How Safe is the Deck on Your Southern Maryland Home?

Kimberly Bean
Kimberly Bean
Published on June 6, 2018

Did you clean your deck while you were going through your spring cleaning routine? If so, we’ve got a question for you:

Did you check the deck’s safety while you were prepping it for summer fun? If you answered, “No,” you’re not alone.

The estimated life span for a wood deck is 10 to 15 years, according to the U.S. Consumer Product and Safety Commission. They further estimate that half of the country’s 40 million wooden decks are older than 15 years.

Want to hear something even scarier?

Deck and porch problems cause 224,000 injuries each year in the United States – 33,000 of those were the result of either a collapse or structural failure.

Don’t let your summer guests be among these sad statistics. Inspect your Southern Maryland home’s deck or porch before the seasonal fun begins and make the repairs necessary to ensure that it’s safe.

How’s that wood looking?

Your deck is exposed to the elements, day in and day out, year-after-year. Naturally, it’s going to eventually show the toll the weather has been taking on it.

Check the deck for wood that is split or appears to be decaying. The experts at the National Deck and Railing Association (NADRA) suggest you check the area where the deck attaches to the house (known as the “ledger board”), which, they say, is “a common source of deck failure.”

Then, check the posts that support the deck as well as the joists under it, the support beam (runs parallel to the floor joists), and the boards that you walk across. Use a screwdriver or ice pick to lightly poke the wood, checking to ensure it’s not spongy, which is an indication of decay or damage caused by insects.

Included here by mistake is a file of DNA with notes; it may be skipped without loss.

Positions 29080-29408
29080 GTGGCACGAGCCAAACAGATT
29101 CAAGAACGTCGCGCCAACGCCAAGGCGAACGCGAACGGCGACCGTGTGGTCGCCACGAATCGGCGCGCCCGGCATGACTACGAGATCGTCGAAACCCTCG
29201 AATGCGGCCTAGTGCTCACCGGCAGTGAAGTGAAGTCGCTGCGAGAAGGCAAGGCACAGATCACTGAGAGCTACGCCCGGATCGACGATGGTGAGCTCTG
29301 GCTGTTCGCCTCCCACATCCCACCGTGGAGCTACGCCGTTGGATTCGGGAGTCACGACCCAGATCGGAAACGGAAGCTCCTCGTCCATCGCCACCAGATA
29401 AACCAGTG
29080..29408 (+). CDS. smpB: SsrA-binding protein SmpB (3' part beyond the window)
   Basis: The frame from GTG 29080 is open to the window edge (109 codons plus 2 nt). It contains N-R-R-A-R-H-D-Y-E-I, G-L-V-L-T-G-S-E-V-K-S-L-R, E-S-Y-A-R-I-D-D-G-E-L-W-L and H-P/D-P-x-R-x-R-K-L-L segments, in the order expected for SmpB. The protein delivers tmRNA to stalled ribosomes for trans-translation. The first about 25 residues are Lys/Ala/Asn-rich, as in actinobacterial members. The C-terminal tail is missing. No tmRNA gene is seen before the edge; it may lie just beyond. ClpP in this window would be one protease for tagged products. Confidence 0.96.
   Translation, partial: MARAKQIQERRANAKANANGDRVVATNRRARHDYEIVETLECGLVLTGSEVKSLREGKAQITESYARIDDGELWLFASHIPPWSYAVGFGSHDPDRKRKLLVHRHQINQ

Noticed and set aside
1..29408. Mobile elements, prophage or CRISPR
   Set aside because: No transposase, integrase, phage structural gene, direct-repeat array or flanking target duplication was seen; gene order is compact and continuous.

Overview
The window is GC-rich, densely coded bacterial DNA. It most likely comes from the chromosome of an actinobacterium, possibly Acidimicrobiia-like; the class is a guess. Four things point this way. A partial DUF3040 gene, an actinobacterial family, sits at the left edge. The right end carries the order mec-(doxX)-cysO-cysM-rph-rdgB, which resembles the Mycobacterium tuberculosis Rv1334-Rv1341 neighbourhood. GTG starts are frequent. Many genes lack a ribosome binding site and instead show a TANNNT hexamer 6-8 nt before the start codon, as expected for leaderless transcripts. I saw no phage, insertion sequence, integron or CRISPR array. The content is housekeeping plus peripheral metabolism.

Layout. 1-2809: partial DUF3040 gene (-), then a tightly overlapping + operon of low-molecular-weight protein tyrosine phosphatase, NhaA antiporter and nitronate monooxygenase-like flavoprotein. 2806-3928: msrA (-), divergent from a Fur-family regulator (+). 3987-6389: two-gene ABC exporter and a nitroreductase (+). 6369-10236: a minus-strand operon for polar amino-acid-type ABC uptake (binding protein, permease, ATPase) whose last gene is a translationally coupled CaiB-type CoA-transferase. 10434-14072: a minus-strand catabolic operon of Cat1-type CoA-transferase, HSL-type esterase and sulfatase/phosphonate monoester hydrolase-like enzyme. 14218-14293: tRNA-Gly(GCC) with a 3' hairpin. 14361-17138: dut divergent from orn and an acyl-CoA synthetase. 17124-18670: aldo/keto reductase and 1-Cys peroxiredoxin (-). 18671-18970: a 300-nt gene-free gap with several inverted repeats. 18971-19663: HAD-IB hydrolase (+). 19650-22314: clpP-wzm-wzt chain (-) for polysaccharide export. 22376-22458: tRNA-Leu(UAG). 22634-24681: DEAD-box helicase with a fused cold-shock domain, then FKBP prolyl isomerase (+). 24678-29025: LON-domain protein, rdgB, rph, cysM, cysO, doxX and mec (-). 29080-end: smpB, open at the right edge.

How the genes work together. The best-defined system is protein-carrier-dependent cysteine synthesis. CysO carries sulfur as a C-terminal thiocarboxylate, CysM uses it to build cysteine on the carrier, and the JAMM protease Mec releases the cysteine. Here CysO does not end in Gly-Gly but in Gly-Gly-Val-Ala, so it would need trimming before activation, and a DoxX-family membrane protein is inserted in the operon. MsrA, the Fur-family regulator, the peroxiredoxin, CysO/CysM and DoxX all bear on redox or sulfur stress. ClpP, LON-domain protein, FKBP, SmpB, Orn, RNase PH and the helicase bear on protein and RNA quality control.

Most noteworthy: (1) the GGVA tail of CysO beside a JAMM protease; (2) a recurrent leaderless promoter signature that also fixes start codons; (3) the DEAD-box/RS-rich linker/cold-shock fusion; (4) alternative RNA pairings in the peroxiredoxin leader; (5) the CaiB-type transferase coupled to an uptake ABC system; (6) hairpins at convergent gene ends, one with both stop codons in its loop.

Use the same tool to probe cracks in the wood. “If you can insert it more than ¼ inch into any cracks … or if the wood breaks off without splintering, this could indicate rot,” warns Natalie Rodriguez of This Old House magazine.

Use a hammer to lightly tap each bolt or other connector. If it sounds hollow, it may be loose. Also check each for signs of corrosion. “As the fastener corrodes, it causes the wood around it to deteriorate,” according to Nick Gromicko, founder of the International Association of Certified Home Inspectors (InterNACHI).

Check the railings and balusters

Shake the deck’s railings, and if they wiggle, call in a Southern Maryland professional to help you secure them.

Use a measuring tape to ensure that they’re up to snuff, safety-wise. Rodriguez says that the railing should be a minimum of 3 feet high (3.5 feet is best, according to the pros at NADRA) and the balusters spaced a maximum of 4 inches apart (measured from the inside of each baluster).

Check the area around the deck

A sprinkler that hits the deck every time you water will eventually cause the wood to decay. Redirect errant sprinklers and downspouts that drain near deck posts.

Clear away plant detritus from the deck and the area beneath it. The experts at NADRA say wet plant material can be slippery and promote mildew.

Finally, give the deck a new, waterproof coating.

May is National Deck Safety Month – a reminder that now is a great time to do a deck inspection and perform maintenance to ensure family and friends are safe during summer.

Mechanicsville MD Homes for Sale and Real Estate Services in Southern Maryland. You now have a search engine to help you with your Southern Maryland home search! And I’m ready to provide you with a custom home valuation if you’re considering selling your home. Let’s connect to discuss how I can help you. Contact Kimberly Bean at 301-440-1309

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